Pentagon Cancels Credit Cards

The Defense Department is canceling hundreds of thousands of credit cards. The Education Department is blocking payments to thousands of businesses. Paychecks are being docked to collect unpaid bills.

The Bush administration said Thursday it's making headway in preventing government charge cards from being used at adult clubs, brothels, concerts, sporting events, jewelry and electronics stores — just some of the examples found by congressional and agency investigators since last year.

Despite the encouraging report, much work remains to be done to seriously curb misuse, said Mitchell Daniels, the White House budget director.

"I'm far from satisfied,'' Daniels said in an interview. "You need more than a few public hangings, you need genuine changes in procedures. We're focused intently on reduction of temptation as well as pursuit of past misdeeds.''

Daniels said progress at several agencies has been tempered by departments that have done little. Overall, however, 7 percent of travel card accounts were delinquent as of July, significantly down from 13 percent last January, the White House agency said.

Delinquencies occur when travel card account holders don't pay their bills, since they are individually billed and then must submit vouchers for reimbursement.

Bills for purchase cards — used by those authorized to buy goods and services for their agencies — are paid directly by the government.

Greg Kutz, a financial management director at the General Accounting Office, said credit card abuse will continue to be listed as a major problem at the Pentagon in a report to be issued in January on high-risk financial issues.

Findings of credit card abuse by the GAO, Congress' investigative agency, prompted Sens. Robert Byrd, D-W.Va., and Charles Grassley, R-Iowa, to insert provisions in the Defense Department spending bill to help control such abuse at the Pentagon. The bill has passed both houses of Congress.

The key portion would require credit checks and denial of charge cards to those with a poor credit histories Kutz said.

"History repeated itself,'' said Kutz, because a high percentage of credit card abusers had prior financial problems including bankruptcy, foreclosed mortgages, repossessed autos, credit card defaults, bank fraud and mail fraud.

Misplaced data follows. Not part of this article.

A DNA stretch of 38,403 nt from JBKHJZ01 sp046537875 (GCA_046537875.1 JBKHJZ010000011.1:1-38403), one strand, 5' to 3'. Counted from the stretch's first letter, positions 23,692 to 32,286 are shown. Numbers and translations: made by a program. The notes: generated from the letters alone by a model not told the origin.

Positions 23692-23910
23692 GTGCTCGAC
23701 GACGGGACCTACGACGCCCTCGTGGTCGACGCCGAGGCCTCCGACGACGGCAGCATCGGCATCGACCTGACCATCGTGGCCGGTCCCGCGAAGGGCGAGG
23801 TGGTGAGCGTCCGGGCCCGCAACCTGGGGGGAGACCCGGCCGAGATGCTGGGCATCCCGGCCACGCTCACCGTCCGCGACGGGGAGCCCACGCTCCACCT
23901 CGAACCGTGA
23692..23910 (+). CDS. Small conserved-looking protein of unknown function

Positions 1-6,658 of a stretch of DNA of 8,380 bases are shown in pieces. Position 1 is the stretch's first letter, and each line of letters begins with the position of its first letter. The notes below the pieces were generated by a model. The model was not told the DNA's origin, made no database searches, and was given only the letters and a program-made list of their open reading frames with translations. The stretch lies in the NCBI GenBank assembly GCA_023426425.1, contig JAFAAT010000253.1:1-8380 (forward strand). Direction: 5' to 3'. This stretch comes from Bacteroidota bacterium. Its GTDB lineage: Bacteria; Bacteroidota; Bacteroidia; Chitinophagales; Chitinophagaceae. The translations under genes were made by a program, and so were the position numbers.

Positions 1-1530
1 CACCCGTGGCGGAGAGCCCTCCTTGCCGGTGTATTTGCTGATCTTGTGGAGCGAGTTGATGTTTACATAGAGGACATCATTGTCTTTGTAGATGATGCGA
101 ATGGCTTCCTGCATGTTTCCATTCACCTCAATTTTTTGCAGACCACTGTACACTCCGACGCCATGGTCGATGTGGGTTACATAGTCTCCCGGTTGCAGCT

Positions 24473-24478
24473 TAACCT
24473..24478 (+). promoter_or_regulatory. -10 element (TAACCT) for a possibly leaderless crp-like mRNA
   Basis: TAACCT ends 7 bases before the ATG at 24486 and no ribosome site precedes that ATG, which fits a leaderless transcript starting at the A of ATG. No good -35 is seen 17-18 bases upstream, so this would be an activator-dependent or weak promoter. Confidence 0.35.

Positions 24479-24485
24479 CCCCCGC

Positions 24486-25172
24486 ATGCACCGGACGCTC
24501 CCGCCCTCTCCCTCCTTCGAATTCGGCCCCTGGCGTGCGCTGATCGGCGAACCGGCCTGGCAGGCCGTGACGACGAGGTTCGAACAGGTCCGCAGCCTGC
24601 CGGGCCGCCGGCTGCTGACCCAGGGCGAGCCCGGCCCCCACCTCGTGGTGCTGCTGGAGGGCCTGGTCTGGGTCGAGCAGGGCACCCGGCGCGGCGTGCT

The White House said the Defense Department, the largest issuer of the cards by far, will have canceled some 400,000 travel cards by the end of this month.


—The Education Department blocked transactions to about 300 types of businesses to prevent the cards from being used for casino visits, limousine rentals and veterinary services, among other improper purchases.

—The Department of Housing and Urban Development has cut the dollar amount in unpaid travel card accounts from $389,000 to $15,000 in the past year.

—The Education and Defense departments are using computer programs to identify suspect transactions.

Daniels has ordered all agencies to report on further progress by Jan. 15.

As of May, OMB said there were 384,000 purchase cards and 2.2 million travel cards in use.

Since the purchase card bills are paid directly by the government, it is fraudulent to use them for personal items.

Even though travel card holders pay their own bills initially, it would be a misuse of the card to use it for personal items, even if no reimbursement was ever sought.

A 1998 law requires that travel cards be used on official trips, and federal regulations encourage agencies to hand them out even to those who travel infrequently.

Travel cards do not carry any interest and cardholders have three months to pay before they're delinquent.

In addition, many travel card users — especially lower-grade enlisted men and women — have walked away from their bills, prompting the government to deduct money from their paychecks.